Why road pricing matters
Road pricing — the use of fees or tolls applied to road usage — is the most promising tool we have to improve the productivity of America’s aging surface transportation infrastructure. But while transportation experts generally are enthusiastic about road pricing, voters are not.
There are exceptions. Successful toll roads have made believers out of at least some skeptical drivers, and voters in regions with particularly high congestion levels have at times been open to road pricing proposals. But political resistance to road pricing has been a huge obstacle to its spread.
That has to change. The potential benefits of road pricing to reduce congestion and air pollution, to boost economic growth and to improve the quality of infrastructure, are so great that we can ill afford to pass them up. Building support for road pricing requires changing how the public thinks about infrastructure. More broadly, it will require revamping the institutions that govern U.S. infrastructure.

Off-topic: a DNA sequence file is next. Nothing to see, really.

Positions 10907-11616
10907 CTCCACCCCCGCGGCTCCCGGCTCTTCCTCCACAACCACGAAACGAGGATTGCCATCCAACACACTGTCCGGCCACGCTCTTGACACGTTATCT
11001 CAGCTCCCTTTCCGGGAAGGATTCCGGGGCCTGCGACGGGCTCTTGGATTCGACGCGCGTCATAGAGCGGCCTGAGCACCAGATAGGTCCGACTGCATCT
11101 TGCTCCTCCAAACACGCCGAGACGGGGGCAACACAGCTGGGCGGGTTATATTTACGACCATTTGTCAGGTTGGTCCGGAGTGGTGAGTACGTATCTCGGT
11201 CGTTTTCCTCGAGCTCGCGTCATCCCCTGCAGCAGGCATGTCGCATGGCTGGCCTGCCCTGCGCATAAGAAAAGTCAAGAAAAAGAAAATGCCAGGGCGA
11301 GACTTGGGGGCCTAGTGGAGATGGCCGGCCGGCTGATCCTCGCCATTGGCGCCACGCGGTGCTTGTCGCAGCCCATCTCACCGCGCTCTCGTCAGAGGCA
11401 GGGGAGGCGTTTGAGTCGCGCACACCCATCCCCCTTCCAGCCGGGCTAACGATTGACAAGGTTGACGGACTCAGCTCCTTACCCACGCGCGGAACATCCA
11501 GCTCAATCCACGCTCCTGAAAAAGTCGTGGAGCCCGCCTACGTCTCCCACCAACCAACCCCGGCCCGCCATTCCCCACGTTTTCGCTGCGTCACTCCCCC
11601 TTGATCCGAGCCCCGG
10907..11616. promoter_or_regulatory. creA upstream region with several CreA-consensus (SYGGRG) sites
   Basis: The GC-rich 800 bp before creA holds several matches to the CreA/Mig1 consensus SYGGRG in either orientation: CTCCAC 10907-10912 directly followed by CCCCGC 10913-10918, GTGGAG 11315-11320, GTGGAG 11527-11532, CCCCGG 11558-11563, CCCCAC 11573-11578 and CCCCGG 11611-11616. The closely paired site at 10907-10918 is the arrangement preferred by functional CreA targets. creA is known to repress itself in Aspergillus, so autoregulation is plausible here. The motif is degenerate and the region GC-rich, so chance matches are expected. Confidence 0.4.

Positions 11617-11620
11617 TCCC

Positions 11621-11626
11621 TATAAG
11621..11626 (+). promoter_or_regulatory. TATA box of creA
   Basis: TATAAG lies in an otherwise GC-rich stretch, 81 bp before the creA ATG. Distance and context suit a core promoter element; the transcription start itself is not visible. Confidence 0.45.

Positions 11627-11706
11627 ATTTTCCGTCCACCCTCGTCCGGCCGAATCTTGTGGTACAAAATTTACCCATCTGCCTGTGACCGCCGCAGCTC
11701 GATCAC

In 2009, the National Surface Transportation Infrastructure Commission estimated the federal government would have to devote $59 billion per year to highway and transportation spending to maintain U.S. infrastructure at current levels, and $78 billion per year (in 2008 dollars) to meet the design standards set by transportation planners.
Drawing on data from the National Cooperative Highway Research Program, economists Matthew Kahn of UCLA and David Levinson of the University of Minnesota estimate maintaining and operating existing roads at current levels of performance will require $145 billion per year (in 2007 dollars), an amount that also takes into account spending at the state level.
The costs of actually upgrading U.S. infrastructure to reduce current congestion levels are expected to be higher still. The 2012 Texas Transportation Institute Urban Mobility Report, published by the Texas Transportation Institute at Texas A&M University, finds total congestion costs for urban areas reached approximately $121 billion in lost productivity in 2011, a reflection of, among other things, 5.5 billion hours in travel delays. Congestion costs peaked in 2005, at $128 billion in lost productivity, an amount that likely will be surpassed as the U.S. economy recovers in the coming years.